Sunday, November 22, 2009

Amelia Earhart and George Putnam


Amelia Earhart is a legend in American feminism and the subject of a movie released this year. George Putnam had a hard time winning her hand having proposed six times before they were married on Feb 7, 1931. Earhart had some very liberal views on marriage as characterised by a letter she had hand-delivered to Putnam on that very day. A copy of the letter can be found here:


Within, Earhart attests to being very reluctant to marry. She refuses to hold George to what she termed "medieval codes of faithfulness" and seemed to encourage both of their lives, and love interests, would remain separate, and even eludes to marriage being a "cage". Clearly, Amelia was concerned over the implications concerning marriage and even asked for a provision in the marriage contract: "I must exact a cruel promise and that is you will let me go in a year if we find no happiness together."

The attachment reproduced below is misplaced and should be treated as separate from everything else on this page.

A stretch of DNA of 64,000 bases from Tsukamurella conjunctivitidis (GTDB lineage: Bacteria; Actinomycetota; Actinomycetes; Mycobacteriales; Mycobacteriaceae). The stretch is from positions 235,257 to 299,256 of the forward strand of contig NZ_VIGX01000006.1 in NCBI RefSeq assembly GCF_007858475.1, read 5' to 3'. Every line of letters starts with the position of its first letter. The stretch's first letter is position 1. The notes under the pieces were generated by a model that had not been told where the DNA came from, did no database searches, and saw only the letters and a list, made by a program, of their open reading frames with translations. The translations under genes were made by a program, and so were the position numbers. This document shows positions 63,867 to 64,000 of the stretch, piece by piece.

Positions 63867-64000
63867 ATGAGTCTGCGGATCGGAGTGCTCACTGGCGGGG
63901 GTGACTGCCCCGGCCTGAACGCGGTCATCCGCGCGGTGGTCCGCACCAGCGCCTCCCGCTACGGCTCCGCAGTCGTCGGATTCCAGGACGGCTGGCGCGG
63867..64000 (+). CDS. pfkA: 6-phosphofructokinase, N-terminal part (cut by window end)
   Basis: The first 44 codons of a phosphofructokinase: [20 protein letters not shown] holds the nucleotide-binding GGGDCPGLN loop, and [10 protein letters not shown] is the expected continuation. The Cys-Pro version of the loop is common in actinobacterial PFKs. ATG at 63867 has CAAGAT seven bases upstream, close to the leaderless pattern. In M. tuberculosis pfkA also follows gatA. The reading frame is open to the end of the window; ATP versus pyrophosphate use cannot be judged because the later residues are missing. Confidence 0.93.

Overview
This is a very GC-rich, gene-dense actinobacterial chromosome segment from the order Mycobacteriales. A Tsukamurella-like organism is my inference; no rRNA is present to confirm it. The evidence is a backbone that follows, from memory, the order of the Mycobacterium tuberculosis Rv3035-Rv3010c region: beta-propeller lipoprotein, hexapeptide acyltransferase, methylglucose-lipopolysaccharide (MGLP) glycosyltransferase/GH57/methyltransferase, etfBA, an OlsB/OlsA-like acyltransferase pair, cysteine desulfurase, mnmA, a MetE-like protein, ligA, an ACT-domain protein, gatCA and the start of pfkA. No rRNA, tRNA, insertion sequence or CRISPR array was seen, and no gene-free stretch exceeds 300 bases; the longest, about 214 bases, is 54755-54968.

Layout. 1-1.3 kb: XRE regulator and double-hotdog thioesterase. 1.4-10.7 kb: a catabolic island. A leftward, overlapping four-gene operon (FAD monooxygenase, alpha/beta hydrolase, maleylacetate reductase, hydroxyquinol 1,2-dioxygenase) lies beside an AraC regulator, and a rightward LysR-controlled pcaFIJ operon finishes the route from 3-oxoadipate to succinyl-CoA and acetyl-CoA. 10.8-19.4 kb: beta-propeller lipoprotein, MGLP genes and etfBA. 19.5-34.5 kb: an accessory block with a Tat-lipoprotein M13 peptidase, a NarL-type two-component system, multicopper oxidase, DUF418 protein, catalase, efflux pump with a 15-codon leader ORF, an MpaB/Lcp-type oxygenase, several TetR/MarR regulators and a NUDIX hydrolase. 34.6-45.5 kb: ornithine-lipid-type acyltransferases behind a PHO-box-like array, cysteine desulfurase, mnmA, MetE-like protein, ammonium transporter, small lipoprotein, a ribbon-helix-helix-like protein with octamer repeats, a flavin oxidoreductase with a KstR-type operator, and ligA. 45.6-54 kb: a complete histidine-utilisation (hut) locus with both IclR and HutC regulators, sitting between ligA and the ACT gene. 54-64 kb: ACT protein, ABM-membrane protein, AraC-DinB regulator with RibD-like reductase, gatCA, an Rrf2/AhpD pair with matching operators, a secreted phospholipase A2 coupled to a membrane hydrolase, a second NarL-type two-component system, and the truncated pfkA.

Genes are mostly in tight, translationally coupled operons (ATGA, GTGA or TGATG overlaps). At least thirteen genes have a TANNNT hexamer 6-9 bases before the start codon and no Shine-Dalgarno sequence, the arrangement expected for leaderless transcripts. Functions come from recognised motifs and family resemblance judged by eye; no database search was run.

Earhart was a prominent figure in an age of adventurers and she was probably very aware of the feminist message that she portrayed as a single woman. After her marriage, she even kept her own name - a fact mercilessly preyed upon by the press. Brave and honest, she didn't make compromises on what she wanted and specifically articulated her hope for mutual freedom, passions, and loves in their arrangement. Earhart wasn't afraid to take risks. The last line of the letter strikes me as the most honest and genuine:

"I will try to do my best in every way and give you that part of me you know and seem to want."

Amelia is, precisely - to me - what poly seems to be about.

s1m0n

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